How should we understand the relationship between literature and politics of the Mao era? To date, research on this question have been driven by the Party catch-phrase of “literature and art serve politics” 文藝為政治服務 and the underlying assumption that politics and literature are two separable entities. But what happens when the two fields merge? This paper will approach this question through the case study of the Hundred Flowers, Rectification, and Anti-Rightist Campaigns of 1956–58. Tracing various literary tropes through Mao’s speeches, into newspapers of the Party and the Democratic League, poetry journals, big character posters, and down to text scribbled on cigarette packets, it will suggest that these campaigns were not only a political struggle, but also a battle over literary and rhetorical language. The struggle for the power to play with language had profound consequences for the future of writing and speaking in the People’s Republic of China. In particular, there were clear historical aftershocks in the understudied Poetry Campaign of 1958 and the uncontested hyperbole of the Great Leap.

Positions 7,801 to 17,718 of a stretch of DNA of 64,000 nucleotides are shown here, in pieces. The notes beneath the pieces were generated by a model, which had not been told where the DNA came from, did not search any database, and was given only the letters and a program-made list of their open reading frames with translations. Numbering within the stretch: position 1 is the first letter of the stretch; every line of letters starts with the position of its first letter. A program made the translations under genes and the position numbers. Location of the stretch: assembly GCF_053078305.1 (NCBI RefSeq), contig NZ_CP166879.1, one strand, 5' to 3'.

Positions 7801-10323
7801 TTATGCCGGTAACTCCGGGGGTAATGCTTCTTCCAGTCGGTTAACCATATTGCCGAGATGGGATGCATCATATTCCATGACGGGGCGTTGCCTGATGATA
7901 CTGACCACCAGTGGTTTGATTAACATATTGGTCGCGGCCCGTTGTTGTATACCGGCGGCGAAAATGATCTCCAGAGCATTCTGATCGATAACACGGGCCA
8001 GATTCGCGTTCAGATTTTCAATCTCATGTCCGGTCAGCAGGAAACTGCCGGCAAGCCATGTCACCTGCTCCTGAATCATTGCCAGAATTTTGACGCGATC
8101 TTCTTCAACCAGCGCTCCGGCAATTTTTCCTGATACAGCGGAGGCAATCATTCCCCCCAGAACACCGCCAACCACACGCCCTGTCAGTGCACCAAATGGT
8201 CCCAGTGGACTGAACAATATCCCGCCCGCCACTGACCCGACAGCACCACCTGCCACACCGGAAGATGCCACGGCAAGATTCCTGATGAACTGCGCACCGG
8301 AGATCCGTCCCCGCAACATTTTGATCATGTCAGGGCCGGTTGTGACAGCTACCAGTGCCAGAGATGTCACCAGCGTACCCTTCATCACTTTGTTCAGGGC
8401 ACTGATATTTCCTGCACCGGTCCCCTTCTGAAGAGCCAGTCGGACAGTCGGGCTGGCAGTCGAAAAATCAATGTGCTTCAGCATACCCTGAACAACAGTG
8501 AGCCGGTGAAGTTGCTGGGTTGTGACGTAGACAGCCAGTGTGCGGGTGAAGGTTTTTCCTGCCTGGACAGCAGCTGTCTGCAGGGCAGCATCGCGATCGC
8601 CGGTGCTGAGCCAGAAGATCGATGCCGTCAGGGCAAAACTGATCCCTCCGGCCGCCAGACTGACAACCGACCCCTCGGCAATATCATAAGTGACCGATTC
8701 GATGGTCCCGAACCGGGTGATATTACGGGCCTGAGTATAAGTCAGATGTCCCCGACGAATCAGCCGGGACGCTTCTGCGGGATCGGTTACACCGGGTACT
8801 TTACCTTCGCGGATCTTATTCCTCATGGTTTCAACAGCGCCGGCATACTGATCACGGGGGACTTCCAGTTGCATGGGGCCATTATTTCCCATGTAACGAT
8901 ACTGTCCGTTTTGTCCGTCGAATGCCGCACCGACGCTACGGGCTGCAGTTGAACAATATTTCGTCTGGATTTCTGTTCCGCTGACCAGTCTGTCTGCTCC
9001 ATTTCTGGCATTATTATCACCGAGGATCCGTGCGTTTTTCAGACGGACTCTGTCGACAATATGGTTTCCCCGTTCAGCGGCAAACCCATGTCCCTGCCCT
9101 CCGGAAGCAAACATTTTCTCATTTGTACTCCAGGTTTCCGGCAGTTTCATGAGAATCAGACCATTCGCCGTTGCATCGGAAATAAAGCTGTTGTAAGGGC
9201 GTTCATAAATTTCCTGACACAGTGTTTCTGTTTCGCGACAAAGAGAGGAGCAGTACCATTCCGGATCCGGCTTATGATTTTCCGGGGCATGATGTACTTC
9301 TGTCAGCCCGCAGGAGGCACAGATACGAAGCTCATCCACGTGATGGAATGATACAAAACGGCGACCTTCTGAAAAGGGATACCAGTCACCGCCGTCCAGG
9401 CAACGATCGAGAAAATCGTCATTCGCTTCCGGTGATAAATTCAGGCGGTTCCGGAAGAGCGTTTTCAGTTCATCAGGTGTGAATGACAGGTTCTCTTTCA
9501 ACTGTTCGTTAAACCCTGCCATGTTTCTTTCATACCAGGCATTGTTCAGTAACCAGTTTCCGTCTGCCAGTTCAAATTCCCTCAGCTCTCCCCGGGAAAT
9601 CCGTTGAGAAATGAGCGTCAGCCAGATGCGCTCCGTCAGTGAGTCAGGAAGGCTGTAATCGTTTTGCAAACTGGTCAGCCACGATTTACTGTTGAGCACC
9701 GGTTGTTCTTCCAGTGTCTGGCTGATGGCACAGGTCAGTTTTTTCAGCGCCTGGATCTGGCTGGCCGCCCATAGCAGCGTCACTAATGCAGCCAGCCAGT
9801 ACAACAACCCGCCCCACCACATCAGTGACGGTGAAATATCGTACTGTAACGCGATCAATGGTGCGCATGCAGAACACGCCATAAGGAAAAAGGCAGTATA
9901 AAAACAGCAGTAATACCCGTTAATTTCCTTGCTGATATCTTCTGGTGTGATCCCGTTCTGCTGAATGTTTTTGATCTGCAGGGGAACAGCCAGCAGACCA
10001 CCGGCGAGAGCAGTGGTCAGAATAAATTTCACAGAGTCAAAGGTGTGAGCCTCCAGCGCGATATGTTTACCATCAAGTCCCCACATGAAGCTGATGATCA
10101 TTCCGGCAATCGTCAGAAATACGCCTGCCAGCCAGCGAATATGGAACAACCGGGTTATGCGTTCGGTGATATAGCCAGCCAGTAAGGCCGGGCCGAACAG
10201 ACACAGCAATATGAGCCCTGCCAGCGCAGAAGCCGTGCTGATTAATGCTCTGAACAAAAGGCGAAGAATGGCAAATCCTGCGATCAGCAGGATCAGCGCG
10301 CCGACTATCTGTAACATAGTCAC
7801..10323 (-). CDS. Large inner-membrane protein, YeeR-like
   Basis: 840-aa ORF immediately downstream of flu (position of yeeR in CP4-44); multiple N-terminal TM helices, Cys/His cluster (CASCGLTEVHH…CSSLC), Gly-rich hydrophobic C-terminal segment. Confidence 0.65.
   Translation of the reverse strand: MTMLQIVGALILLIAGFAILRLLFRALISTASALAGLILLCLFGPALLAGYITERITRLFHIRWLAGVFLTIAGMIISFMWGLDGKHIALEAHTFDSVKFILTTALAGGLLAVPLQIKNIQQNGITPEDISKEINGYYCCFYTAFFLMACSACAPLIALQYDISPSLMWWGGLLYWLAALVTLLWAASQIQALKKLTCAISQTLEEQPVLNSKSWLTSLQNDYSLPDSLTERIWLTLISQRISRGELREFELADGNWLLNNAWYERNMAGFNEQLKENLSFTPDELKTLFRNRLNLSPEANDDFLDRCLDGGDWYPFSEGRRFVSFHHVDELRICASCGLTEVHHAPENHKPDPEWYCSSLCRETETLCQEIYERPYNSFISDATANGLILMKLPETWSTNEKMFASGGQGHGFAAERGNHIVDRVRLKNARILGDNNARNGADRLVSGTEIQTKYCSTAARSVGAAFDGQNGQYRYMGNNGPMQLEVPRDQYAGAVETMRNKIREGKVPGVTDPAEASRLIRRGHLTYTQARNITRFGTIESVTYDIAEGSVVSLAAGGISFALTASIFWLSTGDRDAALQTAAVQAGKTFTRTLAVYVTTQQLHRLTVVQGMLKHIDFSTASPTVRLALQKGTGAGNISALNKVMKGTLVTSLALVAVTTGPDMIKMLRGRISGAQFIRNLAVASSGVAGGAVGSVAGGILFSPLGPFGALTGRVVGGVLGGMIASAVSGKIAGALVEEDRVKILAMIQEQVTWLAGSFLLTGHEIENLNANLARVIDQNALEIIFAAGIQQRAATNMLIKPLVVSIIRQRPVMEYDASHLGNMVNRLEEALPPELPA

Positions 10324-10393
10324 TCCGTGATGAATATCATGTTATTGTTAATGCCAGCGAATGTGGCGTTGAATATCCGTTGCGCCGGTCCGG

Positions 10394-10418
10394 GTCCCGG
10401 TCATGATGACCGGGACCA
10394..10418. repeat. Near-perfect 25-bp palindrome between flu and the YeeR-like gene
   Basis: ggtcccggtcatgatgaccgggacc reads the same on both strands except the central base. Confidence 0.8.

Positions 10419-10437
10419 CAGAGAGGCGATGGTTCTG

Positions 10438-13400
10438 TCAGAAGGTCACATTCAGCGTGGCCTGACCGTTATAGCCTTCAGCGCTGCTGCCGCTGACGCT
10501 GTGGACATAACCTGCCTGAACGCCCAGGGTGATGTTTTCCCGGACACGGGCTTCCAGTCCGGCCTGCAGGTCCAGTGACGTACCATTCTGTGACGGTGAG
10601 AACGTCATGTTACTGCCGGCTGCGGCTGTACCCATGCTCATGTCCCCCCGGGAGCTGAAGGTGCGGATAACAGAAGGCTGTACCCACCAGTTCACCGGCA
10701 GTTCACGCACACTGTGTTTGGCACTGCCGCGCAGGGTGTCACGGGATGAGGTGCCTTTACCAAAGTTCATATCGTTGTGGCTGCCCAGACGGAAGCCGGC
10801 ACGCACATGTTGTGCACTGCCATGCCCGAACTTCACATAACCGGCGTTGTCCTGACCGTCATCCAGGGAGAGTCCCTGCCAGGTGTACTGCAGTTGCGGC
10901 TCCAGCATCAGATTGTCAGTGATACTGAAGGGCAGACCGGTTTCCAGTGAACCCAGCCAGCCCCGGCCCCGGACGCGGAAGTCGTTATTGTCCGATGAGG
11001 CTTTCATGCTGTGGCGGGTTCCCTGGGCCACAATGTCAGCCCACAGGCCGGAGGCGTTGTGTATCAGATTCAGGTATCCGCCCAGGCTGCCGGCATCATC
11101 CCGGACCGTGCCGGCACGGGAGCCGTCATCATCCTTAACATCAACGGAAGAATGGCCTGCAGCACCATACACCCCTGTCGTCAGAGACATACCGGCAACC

About the Speaker
Dayton Lekner is a doctoral candidate at the University of Melbourne. His research explores the relationship between literature and politics in China, with a focus on the 1950s and 1960s.
After the Seminar